Meningococcal meningitis is a rare but potentially fatal illness caused by the bacteria Neisseria meningitidis. The bacteria are spread through the exchange of respiratory and throat secretions (i.e., coughing, kissing, sharing drinking/eating utensils). Fortunately, the bacteria are not spread by casual contact or by simply breathing the air where a person with meningitis has been.
Although anyone can come into contact with the bacteria that causes meningococcal disease, recent data indicates that college freshman living in residence halls have a slightly higher risk of contracting the disease relative to other persons their age. From 1999-2009, 14 cases of meningococcal disease were reported among college students in Oregon. Certain social behaviors, such as exposure to passive or active smoking, bar patronage, and excessive alcohol consumption, may also put students at increased risk.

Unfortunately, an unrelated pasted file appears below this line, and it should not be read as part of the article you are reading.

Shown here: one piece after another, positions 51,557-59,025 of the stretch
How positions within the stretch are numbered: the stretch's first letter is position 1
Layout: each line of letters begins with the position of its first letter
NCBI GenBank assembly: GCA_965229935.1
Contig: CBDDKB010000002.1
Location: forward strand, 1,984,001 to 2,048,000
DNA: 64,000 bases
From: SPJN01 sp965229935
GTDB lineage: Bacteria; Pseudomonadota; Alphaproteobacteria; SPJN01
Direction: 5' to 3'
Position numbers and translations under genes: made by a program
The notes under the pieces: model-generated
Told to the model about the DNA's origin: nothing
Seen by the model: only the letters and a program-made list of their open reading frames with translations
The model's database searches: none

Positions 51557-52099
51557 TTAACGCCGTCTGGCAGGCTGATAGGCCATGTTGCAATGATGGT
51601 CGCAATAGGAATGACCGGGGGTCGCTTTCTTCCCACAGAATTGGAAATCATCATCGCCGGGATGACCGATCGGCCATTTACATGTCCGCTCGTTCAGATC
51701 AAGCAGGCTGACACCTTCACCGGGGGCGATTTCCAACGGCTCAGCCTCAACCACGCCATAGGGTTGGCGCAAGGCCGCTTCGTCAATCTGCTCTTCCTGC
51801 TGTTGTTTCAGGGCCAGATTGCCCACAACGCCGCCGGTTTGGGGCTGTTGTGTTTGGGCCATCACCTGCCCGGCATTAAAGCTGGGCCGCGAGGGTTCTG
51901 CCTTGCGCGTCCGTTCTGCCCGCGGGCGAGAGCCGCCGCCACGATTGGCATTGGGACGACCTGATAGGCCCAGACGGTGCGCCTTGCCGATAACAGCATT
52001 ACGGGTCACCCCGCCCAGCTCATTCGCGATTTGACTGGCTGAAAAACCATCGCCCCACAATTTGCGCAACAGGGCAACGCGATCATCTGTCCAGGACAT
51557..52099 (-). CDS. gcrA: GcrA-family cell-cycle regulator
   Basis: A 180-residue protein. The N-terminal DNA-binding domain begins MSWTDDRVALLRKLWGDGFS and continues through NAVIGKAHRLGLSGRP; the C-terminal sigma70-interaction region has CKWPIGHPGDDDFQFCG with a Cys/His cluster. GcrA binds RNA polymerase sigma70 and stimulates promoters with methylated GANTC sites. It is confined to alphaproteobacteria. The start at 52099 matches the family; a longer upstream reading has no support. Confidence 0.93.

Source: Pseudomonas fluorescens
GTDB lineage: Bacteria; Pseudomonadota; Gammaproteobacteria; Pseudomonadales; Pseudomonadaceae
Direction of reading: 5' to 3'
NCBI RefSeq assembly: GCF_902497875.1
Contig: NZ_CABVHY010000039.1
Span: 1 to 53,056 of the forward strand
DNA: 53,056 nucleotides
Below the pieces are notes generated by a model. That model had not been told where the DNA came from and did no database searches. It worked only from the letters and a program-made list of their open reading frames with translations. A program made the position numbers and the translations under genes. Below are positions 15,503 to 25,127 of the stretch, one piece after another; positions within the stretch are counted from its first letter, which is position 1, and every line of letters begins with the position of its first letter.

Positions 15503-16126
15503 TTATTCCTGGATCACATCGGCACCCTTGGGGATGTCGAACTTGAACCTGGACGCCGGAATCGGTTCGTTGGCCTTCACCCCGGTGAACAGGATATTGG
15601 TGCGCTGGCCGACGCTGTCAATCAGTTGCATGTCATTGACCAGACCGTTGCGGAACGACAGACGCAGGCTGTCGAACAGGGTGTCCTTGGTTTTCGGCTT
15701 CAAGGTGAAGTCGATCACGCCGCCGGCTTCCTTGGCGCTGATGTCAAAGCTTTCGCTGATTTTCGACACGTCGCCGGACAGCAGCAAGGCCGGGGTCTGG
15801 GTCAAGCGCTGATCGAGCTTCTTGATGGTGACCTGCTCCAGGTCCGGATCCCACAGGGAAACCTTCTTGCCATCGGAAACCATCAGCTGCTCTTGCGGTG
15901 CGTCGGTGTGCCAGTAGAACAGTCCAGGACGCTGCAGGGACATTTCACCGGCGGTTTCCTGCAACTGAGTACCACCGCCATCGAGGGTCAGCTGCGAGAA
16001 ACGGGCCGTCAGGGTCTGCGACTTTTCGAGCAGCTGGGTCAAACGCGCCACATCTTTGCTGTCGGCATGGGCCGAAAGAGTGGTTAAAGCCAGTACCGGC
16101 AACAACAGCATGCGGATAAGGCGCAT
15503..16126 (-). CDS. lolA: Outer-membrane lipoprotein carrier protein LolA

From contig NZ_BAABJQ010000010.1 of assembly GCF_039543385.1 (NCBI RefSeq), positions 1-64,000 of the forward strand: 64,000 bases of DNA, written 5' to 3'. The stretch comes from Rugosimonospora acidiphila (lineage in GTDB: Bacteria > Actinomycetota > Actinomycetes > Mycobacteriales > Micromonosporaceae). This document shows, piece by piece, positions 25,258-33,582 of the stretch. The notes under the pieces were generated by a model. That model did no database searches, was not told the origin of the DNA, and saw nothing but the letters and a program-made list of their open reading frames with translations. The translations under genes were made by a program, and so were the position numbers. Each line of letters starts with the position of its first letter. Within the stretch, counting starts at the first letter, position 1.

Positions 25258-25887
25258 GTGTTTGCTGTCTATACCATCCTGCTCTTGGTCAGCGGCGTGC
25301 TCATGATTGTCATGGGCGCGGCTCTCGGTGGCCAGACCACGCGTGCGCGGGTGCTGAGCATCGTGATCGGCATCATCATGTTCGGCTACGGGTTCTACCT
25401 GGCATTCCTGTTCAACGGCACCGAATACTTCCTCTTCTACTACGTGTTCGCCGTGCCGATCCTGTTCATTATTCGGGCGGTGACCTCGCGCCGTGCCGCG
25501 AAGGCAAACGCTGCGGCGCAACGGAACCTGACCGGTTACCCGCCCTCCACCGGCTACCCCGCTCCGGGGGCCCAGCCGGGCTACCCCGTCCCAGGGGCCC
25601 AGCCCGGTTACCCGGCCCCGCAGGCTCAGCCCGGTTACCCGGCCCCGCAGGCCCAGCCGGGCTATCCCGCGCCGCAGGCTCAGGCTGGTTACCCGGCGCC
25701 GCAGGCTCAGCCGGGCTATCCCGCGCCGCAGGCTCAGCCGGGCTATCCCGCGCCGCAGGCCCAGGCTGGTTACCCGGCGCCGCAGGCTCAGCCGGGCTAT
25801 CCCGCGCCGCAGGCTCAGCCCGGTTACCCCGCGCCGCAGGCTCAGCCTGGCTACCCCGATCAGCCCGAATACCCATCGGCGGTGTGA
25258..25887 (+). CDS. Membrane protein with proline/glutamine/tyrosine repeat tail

While the risk of disease remains low, students living in residence halls can reduce their risk with vaccination. The vaccine protects against some types of bacterial meningitis, but not all serotypes. Menactra vaccine does not protect against meningitis caused by serogroup B disease, which accounts for about one half of cases in Oregon. Elsewhere, the other serotypes are more common. If students do not elect to be vaccinated while at Willamette, they are encouraged to do so before traveling abroad.